SAN DIEGO (CBS 8) - Some East County residents think it's gambling with public safety and they are still pushing hard to stop the new "Hollywood Casino," slated for the Jamul Indian Village, from opening.
At Thursday's meeting, the Jamul Action Committee recharged casino opponents - including County Board Supervisor, Diane Jacob.
"I tend to hold the leadership of the Jamul Indian Village and state officials responsible for the reckless decisions," said Jacob.
At issue is the casino which sits on a State Route 94 - a two lane highway. The casino only had one traffic light built, and families said having one light is reckless if an estimated 9,000 cars are to travel the road each day.
"Even if the casino opens I am going to mandate the roads are safe," said Darla Kasmedo, a Jamul Action Committee member.
Residents are also worried about the alcohol license and driving on a road that Caltrans reportedly gave an F-grade.
In statement, the Jamul Indian Village Chairperson, Erica Pinto said: "we have long maintained that we are committed to being good neighbors and have agreed to millions in improving area roadways with both Caltrans and the San Diego County Board of Supervisors."
The Jamul Action Committed reported the group had five pending lawsuits - some of those are hung up on appeals.
The Jamul Indian Village is a tribe of the Kumeyaay Indians. The casino plans to have 1,700 slot machines and create more than 2,000 jobs.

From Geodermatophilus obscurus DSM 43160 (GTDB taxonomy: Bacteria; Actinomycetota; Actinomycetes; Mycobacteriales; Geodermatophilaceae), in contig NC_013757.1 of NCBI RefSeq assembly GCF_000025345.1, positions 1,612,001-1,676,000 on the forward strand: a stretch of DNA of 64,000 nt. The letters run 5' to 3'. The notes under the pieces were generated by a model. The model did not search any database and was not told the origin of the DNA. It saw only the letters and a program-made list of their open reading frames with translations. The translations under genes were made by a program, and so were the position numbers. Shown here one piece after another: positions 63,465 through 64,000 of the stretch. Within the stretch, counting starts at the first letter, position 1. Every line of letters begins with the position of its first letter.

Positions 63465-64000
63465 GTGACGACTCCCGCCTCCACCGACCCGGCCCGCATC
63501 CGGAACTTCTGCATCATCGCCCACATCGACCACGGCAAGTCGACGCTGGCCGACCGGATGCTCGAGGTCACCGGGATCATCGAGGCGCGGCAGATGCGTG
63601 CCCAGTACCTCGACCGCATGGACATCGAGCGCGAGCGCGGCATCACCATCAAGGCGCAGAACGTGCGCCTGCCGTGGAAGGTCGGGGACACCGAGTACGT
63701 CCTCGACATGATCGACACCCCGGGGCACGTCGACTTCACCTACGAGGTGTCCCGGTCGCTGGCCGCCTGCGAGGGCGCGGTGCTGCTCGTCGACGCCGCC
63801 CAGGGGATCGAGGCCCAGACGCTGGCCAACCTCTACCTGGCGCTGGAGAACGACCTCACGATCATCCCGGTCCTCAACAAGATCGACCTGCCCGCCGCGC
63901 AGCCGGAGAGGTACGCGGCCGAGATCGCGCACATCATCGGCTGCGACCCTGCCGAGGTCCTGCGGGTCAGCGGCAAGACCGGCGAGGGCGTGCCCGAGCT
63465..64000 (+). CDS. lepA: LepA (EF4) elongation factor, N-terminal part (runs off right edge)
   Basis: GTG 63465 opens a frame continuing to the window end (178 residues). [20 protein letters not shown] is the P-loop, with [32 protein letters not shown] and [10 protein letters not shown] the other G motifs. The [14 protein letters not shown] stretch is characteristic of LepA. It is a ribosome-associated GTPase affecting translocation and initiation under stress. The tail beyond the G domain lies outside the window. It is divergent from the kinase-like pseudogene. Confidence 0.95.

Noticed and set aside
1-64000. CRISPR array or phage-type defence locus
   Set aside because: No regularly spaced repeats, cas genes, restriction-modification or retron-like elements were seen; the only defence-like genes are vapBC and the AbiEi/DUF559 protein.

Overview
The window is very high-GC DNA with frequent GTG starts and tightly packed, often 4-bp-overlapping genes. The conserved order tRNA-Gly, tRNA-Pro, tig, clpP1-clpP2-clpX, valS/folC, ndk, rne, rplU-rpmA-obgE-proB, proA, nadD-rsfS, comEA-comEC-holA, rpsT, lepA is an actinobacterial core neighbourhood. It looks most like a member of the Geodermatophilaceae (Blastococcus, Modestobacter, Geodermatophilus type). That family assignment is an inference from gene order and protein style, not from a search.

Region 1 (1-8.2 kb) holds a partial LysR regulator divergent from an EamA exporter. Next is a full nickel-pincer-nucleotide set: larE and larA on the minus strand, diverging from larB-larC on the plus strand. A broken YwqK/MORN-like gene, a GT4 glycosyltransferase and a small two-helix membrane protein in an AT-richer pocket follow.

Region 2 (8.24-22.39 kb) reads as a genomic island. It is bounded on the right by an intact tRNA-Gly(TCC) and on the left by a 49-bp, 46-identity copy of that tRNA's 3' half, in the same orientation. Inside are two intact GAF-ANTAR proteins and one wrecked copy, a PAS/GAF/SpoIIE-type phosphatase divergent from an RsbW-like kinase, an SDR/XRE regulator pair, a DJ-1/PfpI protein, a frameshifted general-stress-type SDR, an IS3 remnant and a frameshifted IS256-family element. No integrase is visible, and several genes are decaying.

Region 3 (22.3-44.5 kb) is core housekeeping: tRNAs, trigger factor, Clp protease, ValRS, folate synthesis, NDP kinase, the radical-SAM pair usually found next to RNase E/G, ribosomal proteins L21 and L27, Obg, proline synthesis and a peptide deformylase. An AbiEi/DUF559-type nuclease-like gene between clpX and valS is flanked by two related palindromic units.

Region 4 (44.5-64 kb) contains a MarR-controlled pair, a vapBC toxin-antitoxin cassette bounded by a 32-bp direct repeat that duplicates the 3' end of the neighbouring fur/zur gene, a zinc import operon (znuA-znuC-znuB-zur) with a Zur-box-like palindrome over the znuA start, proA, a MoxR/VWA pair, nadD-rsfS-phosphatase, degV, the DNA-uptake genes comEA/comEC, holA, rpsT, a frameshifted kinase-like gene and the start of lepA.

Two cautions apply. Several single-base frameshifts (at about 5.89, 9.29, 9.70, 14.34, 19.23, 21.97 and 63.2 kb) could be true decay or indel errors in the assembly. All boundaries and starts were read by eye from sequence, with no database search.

Residents in Nestor on Monday said they will continue to fight to keep a halfway house out of their neighborhood.
Arson investigators Monday sought to determine who is responsible for a series of intentionally set Ocean Beach alley fires that damaged a home, several vehicles, a wooden fence and a tree.
A Santee man shot and killed his estranged wife, then killed himself inside a Grantville home where his wife was staying with her sister and brother-in-law and their two young children, police said Monday.
North County residents continued returning to their homes Monday as firefighters have reached 90 percent containment on a wildfire that scorched 4,100 acres between Fallbrook and Oceanside.
In the immediate aftermath of the Lilac Fire, Bonsall residents were not sure what burned down and what was saved.
Some North County residents on Monday were allowed to return to their home as fire officials lifted mandatory evacuation orders for the Lilac Fire.
Methane and volatile chemicals such as benzene have been discovered underground at a yet-to-be completed Otay Ranch project that is marketed as one of the largest planned housing developments in the U.S.
The County Board of Supervisors Monday voted to waive permit fees for the rebuilding of more than 200 structures that have been destroyed or damaged in the Lilac Fire.